May 3, 2012
Hamilton College students may not feel as if they are directly affected by Cuba and the presence of the American embargo on this nation, but they are. Before explicating this connection, I feel that I must provide a quick historical background on American-Cuban relations.
The United States has maintained a near-total economic and diplomatic embargo on the nation of Cuba since the early 1960s. Originally, this embargo was a political measure meant to signify the West’s adversarial relationship with leftist regimes such as the socialist government in Cuba. However, since the application of the Cuban embargo, significant geopolitical changes have taken place.
The Cold War has ended and the Soviet Union has collapsed. Raúl Castro has loosened political restrictions, increased the number of venues available for political dissidents and increased the degree to which the Cuban economy is open to the free market. These liberal reforms and the collapse of the Soviet Union thus destroy the validity of the traditional justification that the American government has used to justify the maintenance of the Cuban embargo. This ideological revolution has led many contemporary political analysts to argue for the, in my opinion long overdue, removal of American sanctions on Cuba.
In addition to this delegitimization, the international community is overwhelmingly in favor of the removal of the embargo. Moreover, recent polls indicate that the majority of Americans now believe that the embargo should be lifted and Cuban-U.S. relations should be renormalized.
However, the widespread international opposition to the embargo as well as the changing geopolitical circumstances surrounding its existence have seemingly not yet constituted a valid enough reason for the American government to remove the embargo. This official stance, however, must be changed, as to remove the Cuban embargo is to benefit both Cubans and Americans.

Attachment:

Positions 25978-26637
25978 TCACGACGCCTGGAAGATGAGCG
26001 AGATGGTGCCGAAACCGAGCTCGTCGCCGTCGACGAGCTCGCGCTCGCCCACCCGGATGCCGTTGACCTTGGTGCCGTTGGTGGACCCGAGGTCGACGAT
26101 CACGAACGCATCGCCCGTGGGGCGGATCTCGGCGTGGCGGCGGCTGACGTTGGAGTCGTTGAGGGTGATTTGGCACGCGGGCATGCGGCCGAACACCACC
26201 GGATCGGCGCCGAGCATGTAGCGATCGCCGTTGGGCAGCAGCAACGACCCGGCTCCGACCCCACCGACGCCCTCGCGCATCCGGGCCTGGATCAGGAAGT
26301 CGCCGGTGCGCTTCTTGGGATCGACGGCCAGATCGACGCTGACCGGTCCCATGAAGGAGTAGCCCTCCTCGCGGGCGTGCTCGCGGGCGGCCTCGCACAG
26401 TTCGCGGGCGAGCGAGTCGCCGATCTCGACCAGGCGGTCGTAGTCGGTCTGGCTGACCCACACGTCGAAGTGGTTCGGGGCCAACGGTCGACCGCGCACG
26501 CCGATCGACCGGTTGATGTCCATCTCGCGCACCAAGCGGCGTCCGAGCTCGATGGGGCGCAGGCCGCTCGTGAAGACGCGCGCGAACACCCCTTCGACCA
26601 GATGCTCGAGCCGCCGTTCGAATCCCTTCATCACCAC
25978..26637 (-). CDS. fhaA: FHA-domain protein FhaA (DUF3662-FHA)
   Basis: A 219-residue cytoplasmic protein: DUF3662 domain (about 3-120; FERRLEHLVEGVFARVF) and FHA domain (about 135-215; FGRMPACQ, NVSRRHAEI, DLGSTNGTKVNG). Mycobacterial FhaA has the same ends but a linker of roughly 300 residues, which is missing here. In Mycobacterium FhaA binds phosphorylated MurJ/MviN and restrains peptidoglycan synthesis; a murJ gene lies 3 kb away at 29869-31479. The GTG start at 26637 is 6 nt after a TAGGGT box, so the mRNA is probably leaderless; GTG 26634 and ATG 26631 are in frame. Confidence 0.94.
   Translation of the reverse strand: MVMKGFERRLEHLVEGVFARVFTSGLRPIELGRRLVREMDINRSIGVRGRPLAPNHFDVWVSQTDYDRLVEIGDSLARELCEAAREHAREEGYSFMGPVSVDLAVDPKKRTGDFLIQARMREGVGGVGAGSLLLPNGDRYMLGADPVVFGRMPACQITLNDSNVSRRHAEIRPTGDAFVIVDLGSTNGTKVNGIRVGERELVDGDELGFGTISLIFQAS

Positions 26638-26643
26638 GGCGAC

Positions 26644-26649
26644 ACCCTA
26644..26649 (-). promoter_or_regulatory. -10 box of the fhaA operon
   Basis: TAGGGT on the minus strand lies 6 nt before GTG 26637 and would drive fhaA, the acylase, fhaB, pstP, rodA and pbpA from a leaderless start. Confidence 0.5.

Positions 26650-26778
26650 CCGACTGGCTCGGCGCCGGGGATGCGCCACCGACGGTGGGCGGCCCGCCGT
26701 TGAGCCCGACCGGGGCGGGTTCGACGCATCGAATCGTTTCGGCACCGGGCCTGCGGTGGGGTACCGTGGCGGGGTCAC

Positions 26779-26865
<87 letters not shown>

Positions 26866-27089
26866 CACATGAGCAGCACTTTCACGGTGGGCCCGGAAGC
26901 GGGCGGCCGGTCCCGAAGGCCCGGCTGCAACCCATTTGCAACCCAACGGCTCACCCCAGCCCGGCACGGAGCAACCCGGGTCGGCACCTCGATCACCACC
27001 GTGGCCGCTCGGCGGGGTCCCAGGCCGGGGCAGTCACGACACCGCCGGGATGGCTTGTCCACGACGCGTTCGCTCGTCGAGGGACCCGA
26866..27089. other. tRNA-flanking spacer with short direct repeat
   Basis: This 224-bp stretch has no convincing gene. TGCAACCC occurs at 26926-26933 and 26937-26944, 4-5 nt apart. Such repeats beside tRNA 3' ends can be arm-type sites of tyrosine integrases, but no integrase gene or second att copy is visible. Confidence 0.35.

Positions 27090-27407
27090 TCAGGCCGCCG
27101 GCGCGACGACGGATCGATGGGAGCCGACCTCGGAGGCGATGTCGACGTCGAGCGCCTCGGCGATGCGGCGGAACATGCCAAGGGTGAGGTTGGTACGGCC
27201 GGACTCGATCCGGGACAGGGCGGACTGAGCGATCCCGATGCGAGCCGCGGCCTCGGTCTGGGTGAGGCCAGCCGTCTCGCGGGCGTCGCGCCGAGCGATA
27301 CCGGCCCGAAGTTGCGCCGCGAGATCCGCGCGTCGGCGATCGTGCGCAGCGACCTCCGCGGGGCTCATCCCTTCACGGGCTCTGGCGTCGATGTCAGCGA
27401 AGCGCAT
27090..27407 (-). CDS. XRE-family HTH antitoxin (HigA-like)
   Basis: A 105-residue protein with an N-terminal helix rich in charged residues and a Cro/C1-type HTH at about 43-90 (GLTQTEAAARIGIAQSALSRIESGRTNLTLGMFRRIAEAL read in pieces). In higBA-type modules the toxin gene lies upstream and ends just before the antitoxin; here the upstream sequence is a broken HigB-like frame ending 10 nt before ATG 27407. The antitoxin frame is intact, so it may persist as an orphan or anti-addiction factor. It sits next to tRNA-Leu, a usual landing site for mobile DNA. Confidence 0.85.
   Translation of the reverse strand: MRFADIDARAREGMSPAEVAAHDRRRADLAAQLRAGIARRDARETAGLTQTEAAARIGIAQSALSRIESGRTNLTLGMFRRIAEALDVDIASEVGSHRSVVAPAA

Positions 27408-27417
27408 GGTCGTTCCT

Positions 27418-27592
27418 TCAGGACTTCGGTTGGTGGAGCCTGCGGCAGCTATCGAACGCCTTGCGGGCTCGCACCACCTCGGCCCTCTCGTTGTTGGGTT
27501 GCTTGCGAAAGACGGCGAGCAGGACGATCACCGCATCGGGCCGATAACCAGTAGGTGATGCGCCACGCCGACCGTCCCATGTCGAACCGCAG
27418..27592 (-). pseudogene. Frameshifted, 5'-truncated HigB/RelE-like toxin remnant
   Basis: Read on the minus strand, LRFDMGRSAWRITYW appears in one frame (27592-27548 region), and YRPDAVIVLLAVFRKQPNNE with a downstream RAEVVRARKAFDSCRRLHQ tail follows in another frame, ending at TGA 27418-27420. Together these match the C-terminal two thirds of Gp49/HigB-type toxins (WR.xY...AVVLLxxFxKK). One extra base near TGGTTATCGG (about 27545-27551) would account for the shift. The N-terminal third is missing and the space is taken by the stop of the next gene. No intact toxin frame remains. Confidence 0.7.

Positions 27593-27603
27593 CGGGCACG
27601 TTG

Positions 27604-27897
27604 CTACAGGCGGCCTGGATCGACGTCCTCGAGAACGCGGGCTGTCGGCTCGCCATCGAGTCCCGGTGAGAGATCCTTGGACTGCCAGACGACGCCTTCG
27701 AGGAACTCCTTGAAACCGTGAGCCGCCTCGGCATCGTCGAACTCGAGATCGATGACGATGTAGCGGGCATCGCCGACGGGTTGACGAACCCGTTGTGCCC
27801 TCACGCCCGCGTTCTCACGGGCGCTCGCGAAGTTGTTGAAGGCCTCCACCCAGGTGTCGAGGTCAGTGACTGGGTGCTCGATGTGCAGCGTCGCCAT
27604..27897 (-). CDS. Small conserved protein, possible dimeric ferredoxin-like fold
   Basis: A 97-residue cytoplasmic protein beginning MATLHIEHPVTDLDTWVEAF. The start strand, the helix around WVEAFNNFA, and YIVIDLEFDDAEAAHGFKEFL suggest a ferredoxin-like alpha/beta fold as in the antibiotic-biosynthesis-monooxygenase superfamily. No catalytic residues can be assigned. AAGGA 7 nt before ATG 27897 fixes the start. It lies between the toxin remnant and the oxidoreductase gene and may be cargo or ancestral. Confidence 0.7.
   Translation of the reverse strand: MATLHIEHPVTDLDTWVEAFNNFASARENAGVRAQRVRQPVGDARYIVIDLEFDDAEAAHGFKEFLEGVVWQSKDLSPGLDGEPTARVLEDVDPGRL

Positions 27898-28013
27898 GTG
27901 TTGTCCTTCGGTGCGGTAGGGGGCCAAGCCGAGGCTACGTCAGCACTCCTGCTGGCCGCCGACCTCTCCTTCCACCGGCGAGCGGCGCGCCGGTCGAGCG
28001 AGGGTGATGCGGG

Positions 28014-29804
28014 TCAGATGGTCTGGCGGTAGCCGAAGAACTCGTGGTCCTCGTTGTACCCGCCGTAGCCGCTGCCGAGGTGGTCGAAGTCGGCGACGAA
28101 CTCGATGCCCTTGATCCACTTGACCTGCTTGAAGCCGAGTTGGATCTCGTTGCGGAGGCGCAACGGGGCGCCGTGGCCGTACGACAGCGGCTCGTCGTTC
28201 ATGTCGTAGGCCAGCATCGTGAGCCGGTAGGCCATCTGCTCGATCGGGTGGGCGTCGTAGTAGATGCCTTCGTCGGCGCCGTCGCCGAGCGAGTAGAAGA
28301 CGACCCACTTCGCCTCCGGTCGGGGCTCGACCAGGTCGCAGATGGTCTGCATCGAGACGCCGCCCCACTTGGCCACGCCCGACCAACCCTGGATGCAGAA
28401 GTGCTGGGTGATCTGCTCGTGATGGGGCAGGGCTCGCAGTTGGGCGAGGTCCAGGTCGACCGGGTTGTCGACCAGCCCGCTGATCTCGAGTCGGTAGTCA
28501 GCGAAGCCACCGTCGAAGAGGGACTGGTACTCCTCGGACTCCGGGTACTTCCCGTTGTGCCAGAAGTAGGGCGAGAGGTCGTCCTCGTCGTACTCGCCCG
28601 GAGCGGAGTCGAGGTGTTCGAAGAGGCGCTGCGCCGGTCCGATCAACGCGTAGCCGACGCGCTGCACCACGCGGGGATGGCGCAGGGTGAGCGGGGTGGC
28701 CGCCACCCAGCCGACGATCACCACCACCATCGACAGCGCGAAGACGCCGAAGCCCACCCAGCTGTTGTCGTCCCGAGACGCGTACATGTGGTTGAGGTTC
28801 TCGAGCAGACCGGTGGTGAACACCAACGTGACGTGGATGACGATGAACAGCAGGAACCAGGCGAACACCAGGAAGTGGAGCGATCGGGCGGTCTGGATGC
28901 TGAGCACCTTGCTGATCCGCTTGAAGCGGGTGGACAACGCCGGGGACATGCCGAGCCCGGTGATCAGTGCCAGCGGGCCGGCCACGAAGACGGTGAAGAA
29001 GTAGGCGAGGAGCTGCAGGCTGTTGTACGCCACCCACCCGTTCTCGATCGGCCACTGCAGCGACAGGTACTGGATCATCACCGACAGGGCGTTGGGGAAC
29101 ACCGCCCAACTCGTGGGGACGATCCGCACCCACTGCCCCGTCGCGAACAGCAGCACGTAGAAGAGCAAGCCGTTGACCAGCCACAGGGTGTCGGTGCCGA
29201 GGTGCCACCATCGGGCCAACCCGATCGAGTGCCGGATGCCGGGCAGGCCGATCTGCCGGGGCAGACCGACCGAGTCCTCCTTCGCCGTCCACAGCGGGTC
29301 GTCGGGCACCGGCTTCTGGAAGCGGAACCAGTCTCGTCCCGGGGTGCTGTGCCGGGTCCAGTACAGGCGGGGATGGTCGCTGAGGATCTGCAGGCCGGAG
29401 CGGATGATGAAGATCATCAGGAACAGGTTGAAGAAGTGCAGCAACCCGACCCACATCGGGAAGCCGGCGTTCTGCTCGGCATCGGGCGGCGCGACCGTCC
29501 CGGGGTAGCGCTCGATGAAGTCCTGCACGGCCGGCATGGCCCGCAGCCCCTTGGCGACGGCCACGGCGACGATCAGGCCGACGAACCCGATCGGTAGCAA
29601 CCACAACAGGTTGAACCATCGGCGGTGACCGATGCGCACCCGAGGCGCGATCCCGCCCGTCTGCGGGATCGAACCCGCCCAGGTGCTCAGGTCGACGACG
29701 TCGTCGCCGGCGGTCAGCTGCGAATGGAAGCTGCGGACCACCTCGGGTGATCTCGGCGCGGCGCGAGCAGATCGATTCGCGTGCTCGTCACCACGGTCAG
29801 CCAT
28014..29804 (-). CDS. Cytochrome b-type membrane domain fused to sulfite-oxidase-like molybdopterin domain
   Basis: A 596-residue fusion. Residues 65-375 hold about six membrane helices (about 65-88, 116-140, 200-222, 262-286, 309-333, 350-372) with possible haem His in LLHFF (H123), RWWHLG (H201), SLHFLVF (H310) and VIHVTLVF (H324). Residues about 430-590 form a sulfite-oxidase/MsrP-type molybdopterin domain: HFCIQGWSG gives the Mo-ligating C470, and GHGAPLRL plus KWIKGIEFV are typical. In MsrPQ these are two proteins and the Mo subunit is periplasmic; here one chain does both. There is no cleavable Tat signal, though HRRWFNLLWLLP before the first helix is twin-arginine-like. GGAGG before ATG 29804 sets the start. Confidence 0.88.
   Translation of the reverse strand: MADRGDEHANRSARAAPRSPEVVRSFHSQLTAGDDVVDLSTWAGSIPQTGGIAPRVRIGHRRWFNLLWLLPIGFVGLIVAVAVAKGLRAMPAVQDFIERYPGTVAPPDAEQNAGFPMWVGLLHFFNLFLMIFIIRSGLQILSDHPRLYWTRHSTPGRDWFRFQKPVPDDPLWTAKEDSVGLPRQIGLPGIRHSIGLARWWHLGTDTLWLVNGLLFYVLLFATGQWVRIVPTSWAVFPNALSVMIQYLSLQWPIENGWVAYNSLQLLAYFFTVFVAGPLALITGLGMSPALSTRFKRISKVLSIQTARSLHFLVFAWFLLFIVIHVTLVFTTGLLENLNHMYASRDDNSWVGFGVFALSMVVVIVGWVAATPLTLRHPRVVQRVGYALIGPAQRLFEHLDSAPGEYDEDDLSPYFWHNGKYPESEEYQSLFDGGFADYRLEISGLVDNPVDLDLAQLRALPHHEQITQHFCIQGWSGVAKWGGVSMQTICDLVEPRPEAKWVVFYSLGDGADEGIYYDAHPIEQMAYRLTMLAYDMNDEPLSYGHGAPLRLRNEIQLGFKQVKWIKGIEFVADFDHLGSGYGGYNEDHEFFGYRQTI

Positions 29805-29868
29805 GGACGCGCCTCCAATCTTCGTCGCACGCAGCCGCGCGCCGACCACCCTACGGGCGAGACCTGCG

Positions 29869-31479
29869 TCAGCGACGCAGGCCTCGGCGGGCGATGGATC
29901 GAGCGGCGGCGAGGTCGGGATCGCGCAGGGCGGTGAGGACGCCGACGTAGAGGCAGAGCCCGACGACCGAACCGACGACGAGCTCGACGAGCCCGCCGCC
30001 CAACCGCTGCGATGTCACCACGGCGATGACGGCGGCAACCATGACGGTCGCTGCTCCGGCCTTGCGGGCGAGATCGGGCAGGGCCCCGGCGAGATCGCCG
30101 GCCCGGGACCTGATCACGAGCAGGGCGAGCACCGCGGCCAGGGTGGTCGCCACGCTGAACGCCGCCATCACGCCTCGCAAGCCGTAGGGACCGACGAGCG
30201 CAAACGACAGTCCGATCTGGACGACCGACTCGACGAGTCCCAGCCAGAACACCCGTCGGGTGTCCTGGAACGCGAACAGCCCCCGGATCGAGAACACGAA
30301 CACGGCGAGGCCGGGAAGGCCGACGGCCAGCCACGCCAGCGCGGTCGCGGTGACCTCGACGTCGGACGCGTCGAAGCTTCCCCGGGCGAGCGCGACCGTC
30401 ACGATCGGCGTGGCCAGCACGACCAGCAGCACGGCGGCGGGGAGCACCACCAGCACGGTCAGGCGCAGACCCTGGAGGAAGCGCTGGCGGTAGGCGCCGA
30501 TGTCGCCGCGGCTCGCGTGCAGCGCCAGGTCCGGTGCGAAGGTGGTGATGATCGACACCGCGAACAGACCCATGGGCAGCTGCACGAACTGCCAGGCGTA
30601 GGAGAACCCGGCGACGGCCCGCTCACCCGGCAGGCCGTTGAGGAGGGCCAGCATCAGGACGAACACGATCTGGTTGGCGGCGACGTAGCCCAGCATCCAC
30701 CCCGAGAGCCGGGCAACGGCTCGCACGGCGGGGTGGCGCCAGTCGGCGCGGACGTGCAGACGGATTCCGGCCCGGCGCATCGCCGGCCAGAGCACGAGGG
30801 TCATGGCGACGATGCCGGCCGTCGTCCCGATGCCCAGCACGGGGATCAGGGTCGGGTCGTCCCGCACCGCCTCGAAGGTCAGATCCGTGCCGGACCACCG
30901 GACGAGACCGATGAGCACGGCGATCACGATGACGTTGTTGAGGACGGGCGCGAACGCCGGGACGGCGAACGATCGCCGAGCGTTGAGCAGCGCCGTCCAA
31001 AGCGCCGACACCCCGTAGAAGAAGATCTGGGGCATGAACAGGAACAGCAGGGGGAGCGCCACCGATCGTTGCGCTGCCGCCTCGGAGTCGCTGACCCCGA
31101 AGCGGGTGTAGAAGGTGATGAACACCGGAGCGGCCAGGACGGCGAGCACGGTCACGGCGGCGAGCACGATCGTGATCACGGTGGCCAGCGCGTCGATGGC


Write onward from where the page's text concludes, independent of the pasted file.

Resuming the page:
Since its application, an estimated $86.1 billion worth of costs have been incurred in Cuba as a direct result of the embargo. These costs represent a significant loss of commerce for Cuba but also demonstrate the rough level of economic losses the U.S. has incurred over the past 50 years as well. Cuba’s potential primary exports to the U.S. include Cuban cigars, Cuban rum, agriculture, sugar, oil and groundbreaking pharmaceutical products. These in-demand products would have wide-reaching benefits in American markets if the U.S. were to lift the embargo.
For example, Cuban researchers in Cuba’s advanced pharmaceutical industry have recently discovered a medication named TheraCIM, which has been shown to reliably treat brain tumors in the necks and heads of children. Thus, removing the Cuban embargo would directly lead to lower child mortality indicators in America, increasing both the international prestige of the U.S. and American health care standards.
This embargo also bans all American tourists from visiting Cuba. This ban is not only un-diplomatic, it also unnecessarily restricts the average Americans’ freedom of travel. These effect of the removal of this embargo will also resonate at a local level, as Hamilton College students would then be able to study abroad in Cuba, increase their overall level of health and enjoy Cuban commodities such as coffee, rum, cigars, sugar and citrus fruits.
This list of potential benefits is substantial, but the most important argument for the removal of the Cuban embargo is that, throughout the 50 years that it has existed, it has not been successful at all. It has not been able to destabilize the socialist government in Cuba nor has it convinced Cuba to become a democratic-capitalist nation. Not only has it failed, but there are also no tangible benefits for keeping the embargo in place anymore. Thus, the failure of this embargo to achieve its chief goals, the economic potential of its removal, the widespread popular support for its removal and the removal of the ideological justification for its original application indicate that the Cuban embargo should be promptly removed.
To support this cause, Hamilton College students can spread the word by signing some of the numerous online petitions against the embargo, contacting their local representatives and pressure them to remove the embargo or, at least, to put the issue higher on the political agenda, and organizing rallies for popular support.